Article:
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Conservationists to CITES: Stop Trade in Wild Cheetahs
March 08, 2013
Cheetahs taken from wild are sold as pets
Ethiopia, Kenya, and Uganda will bring up issue at CITES,
held through March 14 in Bangkok, Thailand
BANGKOK, THAILAND (March 8, 2013) —
The Wildlife Conservation Society, Zoological Society of London, and Endangered Wildlife Trust have joined representatives from Ethiopia, Kenya, and Uganda at the Convention on International Trade in Endangered Species of Wild Fauna and Flora (CITES), currently meeting in Bangkok, to highlight the plight of wild cheetahs threatened by the illegal pet trade.
The three African nations were spurred into action due to growing concern for declining eastern Africa cheetah populations - currently thought to be the source for smugglers. The CITES Conference of the Parties has today officially accepted the proposal to commission the first serious study of the cheetah trade that should form the basis for future conservation action.
Each year many cheetahs are illegally taken from the wild. In 2011, the Cheetah Conservation Fund (CCF) recorded 27 known cases involving the trafficking of 70 cheetahs within a 12-month period, though conservationists believe total figures are much higher.
Most of the known cases of smuggled cheetahs involve small cubs because they are easier to handle and tame. More than half are believed to die in transit, and scientists fear that the trade in live animals could be impacting the survival of the cheetah populations in the Horn of Africa.
Dr. Nick Mitchell of the Wildlife Conservation Society and the Zoological Society of London (ZSL) and said: “Cheetahs are already extinct in many countries, and in eastern Africa resident populations are known to exist in just 6 percent of their estimated historical range. Cheetahs only occur at very low density numbers in the wild so the removal of individual animals to supply a demand for exotic pets could have significant consequences for the survival of those populations.”
Aside from the illegal wildlife trade, cheetahs face multiple threats ranging from the loss of their habitat to persecution by farmers who fear their livestock are in danger. The conservation status of cheetahs is classed as Vulnerable under the Red List of Threatened Species.
ZSL’s Senior Research Fellow Dr. Sarah Durant said: “Cheetahs are declining across much of their range and are now thought to number less than 10,000 individuals. Any illegal trade in cheetahs will exacerbate these declines.”
Kelly Marnewick of the Endangered Wildlife Trust said: “Currently the trade is known to affect many countries across Africa but we don’t have a good understanding of the scale, the trade routes or the mode of operation.”
The Wildlife Conservation Society
saves wildlife and wild places worldwide. We do so through science, global conservation, education and the management of the world's largest system of urban wildlife parks, led by the flagship Bronx Zoo. Together these activities change attitudes towards nature and help people imagine wildlife and humans living in harmony. WCS is committed to this mission because it is essential to the integrity of life on Earth. Visit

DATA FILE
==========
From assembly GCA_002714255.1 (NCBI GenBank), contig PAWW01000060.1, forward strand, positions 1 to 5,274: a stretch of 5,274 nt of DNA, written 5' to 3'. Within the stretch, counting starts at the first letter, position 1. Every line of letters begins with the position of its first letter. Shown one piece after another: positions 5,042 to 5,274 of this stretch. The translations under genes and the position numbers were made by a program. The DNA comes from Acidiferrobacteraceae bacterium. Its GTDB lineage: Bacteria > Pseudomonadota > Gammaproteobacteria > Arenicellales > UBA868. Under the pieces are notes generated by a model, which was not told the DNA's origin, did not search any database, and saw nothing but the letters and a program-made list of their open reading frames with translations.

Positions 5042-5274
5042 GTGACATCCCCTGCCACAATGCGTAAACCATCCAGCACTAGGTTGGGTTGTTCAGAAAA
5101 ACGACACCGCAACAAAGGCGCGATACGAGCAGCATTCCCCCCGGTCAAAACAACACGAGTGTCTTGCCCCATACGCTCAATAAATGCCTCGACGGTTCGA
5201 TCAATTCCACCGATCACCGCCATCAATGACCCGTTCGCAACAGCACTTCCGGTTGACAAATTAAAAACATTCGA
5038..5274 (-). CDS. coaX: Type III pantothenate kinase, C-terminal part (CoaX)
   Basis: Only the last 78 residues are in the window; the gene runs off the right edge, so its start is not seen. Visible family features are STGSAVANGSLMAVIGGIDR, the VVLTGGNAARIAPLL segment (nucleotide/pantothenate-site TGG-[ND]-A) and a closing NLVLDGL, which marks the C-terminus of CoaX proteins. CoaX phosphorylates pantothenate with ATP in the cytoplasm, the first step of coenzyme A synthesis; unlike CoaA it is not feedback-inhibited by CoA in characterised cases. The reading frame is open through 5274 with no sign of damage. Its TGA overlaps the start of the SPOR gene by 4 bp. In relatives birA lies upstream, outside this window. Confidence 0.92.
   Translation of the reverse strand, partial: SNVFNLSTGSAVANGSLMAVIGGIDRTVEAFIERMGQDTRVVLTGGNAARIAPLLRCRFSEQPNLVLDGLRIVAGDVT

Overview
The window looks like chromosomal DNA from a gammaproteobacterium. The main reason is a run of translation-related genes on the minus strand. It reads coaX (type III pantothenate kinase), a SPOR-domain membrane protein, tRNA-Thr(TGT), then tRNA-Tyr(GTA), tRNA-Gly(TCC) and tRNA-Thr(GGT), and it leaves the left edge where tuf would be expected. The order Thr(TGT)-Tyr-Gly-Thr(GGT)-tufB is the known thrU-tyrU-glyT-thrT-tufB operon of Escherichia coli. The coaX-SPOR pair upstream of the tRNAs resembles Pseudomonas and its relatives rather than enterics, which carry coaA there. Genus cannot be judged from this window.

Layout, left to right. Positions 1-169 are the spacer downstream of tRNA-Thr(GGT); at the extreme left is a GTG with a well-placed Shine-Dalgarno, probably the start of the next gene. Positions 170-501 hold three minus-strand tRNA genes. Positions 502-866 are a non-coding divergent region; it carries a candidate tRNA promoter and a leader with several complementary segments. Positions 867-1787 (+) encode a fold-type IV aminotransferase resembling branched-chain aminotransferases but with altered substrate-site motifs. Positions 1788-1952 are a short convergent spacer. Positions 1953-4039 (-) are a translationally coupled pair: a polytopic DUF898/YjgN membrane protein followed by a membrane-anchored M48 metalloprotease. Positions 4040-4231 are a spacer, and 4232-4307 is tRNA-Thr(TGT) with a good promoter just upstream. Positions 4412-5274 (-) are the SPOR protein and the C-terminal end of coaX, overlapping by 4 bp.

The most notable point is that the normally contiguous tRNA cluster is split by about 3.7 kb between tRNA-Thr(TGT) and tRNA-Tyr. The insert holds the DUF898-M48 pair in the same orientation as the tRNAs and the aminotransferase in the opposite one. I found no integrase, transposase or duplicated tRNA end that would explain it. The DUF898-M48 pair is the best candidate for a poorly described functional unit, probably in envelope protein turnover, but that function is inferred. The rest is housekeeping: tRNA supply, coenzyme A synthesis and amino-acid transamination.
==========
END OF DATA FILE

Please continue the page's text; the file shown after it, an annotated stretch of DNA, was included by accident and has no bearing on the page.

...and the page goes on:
Founded in 1826, the Zoological Society of London (ZSL)
is an international scientific, conservation and educational charity whose mission is to promote and achieve the worldwide conservation of animals and their habitats. Our mission is realised through our groundbreaking science, our active conservation projects in more than 50 countries and our two Zoos, ZSL London Zoo and ZSL Whipsnade Zoo. For more information visit
The Endangered Wildlife Trust (EWT)
is dedicated to conserving threatened species and ecosystems in southern Africa to the benefit of all people. Our Vision is a healthy planet and an equitable world that values and sustains diversity of all life. The EWT was established in 1973 and is registered as a Non-Profit Organisation. The EWT fills the key niche of on the ground conservation action. We identify the key factors threatening biodiversity and develop innovative methodologies and best practice guidelines to reduce these and promote harmonious co-existence and sustainable living for both people and wildlife. We achieve our goals through specialist programmes, and our skilled field staff are deployed regionally and throughout southern Africa. The EWT is a proud member of the International Union for Conservation of Nature and the United Nations Global Compact. Visit
for further information.
The IUCN/SSC Cat Specialist Group
is responsible for the global assessment of the conservation status of all 37 wild living cat species. It coordinates and supports the activities of some 200 leading scientists, nature conservation officers and wild life managers in currently 57 countries. Its main tasks include the continuous assessment of the status and conservation needs of all felid species, the support of governments with strategic conservation planning, the development of capacity in felid conservation and the provision of services to members and partners.
The Range Wide Program for Cheetahs and African Wild Dogs (RWP)
was initiated in 2007 in recognition of the fact that cheetahs and African wild dogs require large areas of land to sustain viable populations, and that both species were declining or extinct in much of their former range. To maintain such large areas there was a need to engage with stakeholders beyond traditional wildlife areas and to work with governments to find ways to protect these two species outside of gazetted wildlife estates. There are three regions under the RWP – North, West and Central Africa, East Africa and Southern Africa each managed by a regional coordinator.
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East African Forests & Savannah
Illegal Wildlife Trade